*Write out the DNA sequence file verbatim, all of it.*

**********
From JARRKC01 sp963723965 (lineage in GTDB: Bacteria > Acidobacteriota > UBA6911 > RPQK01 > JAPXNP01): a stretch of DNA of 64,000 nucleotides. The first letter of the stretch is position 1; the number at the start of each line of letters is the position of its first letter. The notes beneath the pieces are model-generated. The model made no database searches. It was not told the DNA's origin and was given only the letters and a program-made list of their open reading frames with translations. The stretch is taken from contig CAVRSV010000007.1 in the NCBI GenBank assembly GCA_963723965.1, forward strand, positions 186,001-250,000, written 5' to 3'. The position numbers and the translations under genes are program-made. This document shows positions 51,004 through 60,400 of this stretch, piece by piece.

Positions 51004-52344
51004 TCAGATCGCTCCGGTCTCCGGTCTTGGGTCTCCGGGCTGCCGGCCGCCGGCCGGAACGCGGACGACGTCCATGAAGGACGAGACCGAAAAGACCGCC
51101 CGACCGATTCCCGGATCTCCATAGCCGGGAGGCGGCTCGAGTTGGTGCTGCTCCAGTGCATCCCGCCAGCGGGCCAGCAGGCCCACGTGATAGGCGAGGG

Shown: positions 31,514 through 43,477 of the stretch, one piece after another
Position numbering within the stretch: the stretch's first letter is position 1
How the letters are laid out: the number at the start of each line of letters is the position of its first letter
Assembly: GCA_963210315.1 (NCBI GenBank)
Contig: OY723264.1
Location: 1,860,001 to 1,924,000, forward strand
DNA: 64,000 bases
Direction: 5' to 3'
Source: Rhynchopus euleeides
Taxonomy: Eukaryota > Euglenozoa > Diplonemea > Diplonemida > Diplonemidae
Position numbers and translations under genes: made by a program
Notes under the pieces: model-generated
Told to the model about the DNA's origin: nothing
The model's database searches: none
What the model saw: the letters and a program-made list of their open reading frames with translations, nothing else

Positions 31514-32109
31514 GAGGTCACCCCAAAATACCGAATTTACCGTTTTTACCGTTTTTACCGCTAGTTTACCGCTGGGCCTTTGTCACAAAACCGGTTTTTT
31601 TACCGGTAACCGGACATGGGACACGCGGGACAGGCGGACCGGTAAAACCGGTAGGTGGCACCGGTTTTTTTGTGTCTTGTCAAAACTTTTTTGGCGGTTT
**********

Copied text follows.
From JARRKC01 sp963723965 (lineage in GTDB: Bacteria > Acidobacteriota > UBA6911 > RPQK01 > JAPXNP01): a stretch of DNA of 64,000 nucleotides. The first letter of the stretch is position 1; the number at the start of each line of letters is the position of its first letter. The notes beneath the pieces are model-generated. The model made no database searches. It was not told the DNA's origin and was given only the letters and a program-made list of their open reading frames with translations. The stretch is taken from contig CAVRSV010000007.1 in the NCBI GenBank assembly GCA_963723965.1, forward strand, positions 186,001-250,000, written 5' to 3'. The position numbers and the translations under genes are program-made. This document shows positions 51,004 through 60,400 of this stretch, piece by piece.

Positions 51004-52344
51004 TCAGATCGCTCCGGTCTCCGGTCTTGGGTCTCCGGGCTGCCGGCCGCCGGCCGGAACGCGGACGACGTCCATGAAGGACGAGACCGAAAAGACCGCC
51101 CGACCGATTCCCGGATCTCCATAGCCGGGAGGCGGCTCGAGTTGGTGCTGCTCCAGTGCATCCCGCCAGCGGGCCAGCAGGCCCACGTGATAGGCGAGGG

Shown: positions 31,514 through 43,477 of the stretch, one piece after another
Position numbering within the stretch: the stretch's first letter is position 1
How the letters are laid out: the number at the start of each line of letters is the position of its first letter
Assembly: GCA_963210315.1 (NCBI GenBank)
Contig: OY723264.1
Location: 1,860,001 to 1,924,000, forward strand
DNA: 64,000 bases
Direction: 5' to 3'
Source: Rhynchopus euleeides
Taxonomy: Eukaryota > Euglenozoa > Diplonemea > Diplonemida > Diplonemidae
Position numbers and translations under genes: made by a program
Notes under the pieces: model-generated
Told to the model about the DNA's origin: nothing
The model's database searches: none
What the model saw: the letters and a program-made list of their open reading frames with translations, nothing else

Positions 31514-32109
31514 GAGGTCACCCCAAAATACCGAATTTACCGTTTTTACCGTTTTTACCGCTAGTTTACCGCTGGGCCTTTGTCACAAAACCGGTTTTTT
31601 TACCGGTAACCGGACATGGGACACGCGGGACAGGCGGACCGGTAAAACCGGTAGGTGGCACCGGTTTTTTTGTGTCTTGTCAAAACTTTTTTGGCGGTTT